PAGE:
Dozens of companies around the world will sell you devices claiming to improve your gas mileage.

For what seems like a nominal amount, the magic devices can apparently increase your fuel economy by double-digit percentage figures.

It seems too good to be true. And all too frequently, as Jalopnik has found out, it IS too good to be true.

Back in December they tested a product called the Fuelshark.

Fuelshark claims to save you ten percent or more on gas, by simply plugging the $39.95 device into your cigarette lighter.

The strange alienesque device glows blue, and according to the company, uses a capacitor to "stabilize your car's electrical system". By doing so it supposedly reduces load on the car's electrical system, and as we know, less electrical load means better fuel efficiency.

Only the Fuelshark doesn't do that. We can't use the word Jalopnik used to describe it, but it turns out the Fuelshark is big, steaming piles of that particular word.

In a reasonably scientific test the car used similar amounts of fuel whether fitted with the Fuelshark or not. Actually, it used a little more, but well within the scope of variability. It's this variability Fuelshark plays on to make its claims--it even says the best results will happen under variable driving conditions.

If the average customer finds they suddenly get 5 mpg more on their commute for a couple of days, they may put it down to the blue-glowing doorknob rather than the variability of traffic conditions. If they don't get instant results, they may assume Fuelshark's recommended variable driving conditions are to blame.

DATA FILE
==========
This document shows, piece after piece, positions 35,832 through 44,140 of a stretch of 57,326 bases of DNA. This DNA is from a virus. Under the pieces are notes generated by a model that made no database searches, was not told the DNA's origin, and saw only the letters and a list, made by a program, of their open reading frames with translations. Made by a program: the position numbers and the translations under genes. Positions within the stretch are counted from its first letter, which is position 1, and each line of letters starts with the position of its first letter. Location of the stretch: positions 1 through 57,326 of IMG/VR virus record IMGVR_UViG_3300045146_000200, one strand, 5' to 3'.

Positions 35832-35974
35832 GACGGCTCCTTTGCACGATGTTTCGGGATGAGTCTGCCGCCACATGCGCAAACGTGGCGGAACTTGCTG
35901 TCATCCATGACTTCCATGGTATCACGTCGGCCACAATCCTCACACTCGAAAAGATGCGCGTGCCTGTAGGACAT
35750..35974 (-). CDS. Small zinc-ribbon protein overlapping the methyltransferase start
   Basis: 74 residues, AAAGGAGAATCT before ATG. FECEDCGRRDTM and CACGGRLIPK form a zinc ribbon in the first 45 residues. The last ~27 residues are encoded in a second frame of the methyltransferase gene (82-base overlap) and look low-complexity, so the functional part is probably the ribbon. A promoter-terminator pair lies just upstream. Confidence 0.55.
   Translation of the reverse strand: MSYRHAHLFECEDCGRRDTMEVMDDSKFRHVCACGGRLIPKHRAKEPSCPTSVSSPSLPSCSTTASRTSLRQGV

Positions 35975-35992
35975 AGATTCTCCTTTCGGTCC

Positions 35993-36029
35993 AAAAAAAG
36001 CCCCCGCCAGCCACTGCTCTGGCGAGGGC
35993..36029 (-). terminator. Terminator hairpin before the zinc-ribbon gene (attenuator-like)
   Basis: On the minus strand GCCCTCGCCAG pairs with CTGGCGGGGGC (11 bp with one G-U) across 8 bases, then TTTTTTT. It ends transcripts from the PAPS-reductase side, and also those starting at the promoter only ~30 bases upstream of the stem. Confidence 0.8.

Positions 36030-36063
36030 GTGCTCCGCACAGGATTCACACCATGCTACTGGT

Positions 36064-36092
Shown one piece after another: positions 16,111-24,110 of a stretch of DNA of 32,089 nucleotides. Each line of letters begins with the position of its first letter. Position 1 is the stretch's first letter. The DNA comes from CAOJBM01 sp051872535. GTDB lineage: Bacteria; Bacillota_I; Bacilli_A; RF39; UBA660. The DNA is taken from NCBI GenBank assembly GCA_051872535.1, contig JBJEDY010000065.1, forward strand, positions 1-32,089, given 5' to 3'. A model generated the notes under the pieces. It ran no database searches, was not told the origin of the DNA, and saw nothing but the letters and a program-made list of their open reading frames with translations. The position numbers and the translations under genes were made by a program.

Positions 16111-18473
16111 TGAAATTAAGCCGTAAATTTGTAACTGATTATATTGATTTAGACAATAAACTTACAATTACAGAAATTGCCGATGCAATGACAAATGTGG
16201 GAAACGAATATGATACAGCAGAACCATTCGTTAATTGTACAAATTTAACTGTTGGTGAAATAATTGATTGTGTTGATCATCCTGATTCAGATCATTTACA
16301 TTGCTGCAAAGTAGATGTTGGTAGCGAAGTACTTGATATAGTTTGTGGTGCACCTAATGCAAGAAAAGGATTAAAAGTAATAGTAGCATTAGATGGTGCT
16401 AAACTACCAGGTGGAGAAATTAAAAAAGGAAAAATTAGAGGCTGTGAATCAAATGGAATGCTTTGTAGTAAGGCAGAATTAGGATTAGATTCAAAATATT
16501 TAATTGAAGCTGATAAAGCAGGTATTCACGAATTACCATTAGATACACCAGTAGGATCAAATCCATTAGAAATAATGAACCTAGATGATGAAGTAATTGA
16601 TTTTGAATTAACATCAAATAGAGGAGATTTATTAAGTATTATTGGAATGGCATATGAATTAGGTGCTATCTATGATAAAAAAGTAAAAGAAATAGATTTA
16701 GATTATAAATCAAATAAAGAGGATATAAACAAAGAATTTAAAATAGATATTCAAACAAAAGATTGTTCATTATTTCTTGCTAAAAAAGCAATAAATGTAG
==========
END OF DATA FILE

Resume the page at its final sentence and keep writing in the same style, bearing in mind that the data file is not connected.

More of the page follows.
Either way, the capacitor inside the device has nowhere near enough power to do what the company says it will. Jalopnik notes that the capacitor can store about 120,000th the charge of the supercapacitor in the Mazda 6 with i-ELOOP technology.

In other words, it has enough capacity to keep the little blue LED lit for a few seconds. And not enough to reduce load on the electrical system. And therefore, not enough to save fuel.

The company exercised its right to reply, and included a few uninformative graphs along the way. This was also debunked.

Essentially, Fuelshark can be mentally filed away with those ten-buck magnet sets on eBay that claim to align the molecules in your fuel on the list of "things that do nothing for your gas mileage".

And at least the ten-buck magnet sets only cost ten bucks. As placebos go, you may as well pick one that's cheap.

Or if you really want to save gas, just drive a little better. Anticipate traffic, slow down a little and drive a little smoother. You'll get real, consistent results, and it won't have cost you a penny...


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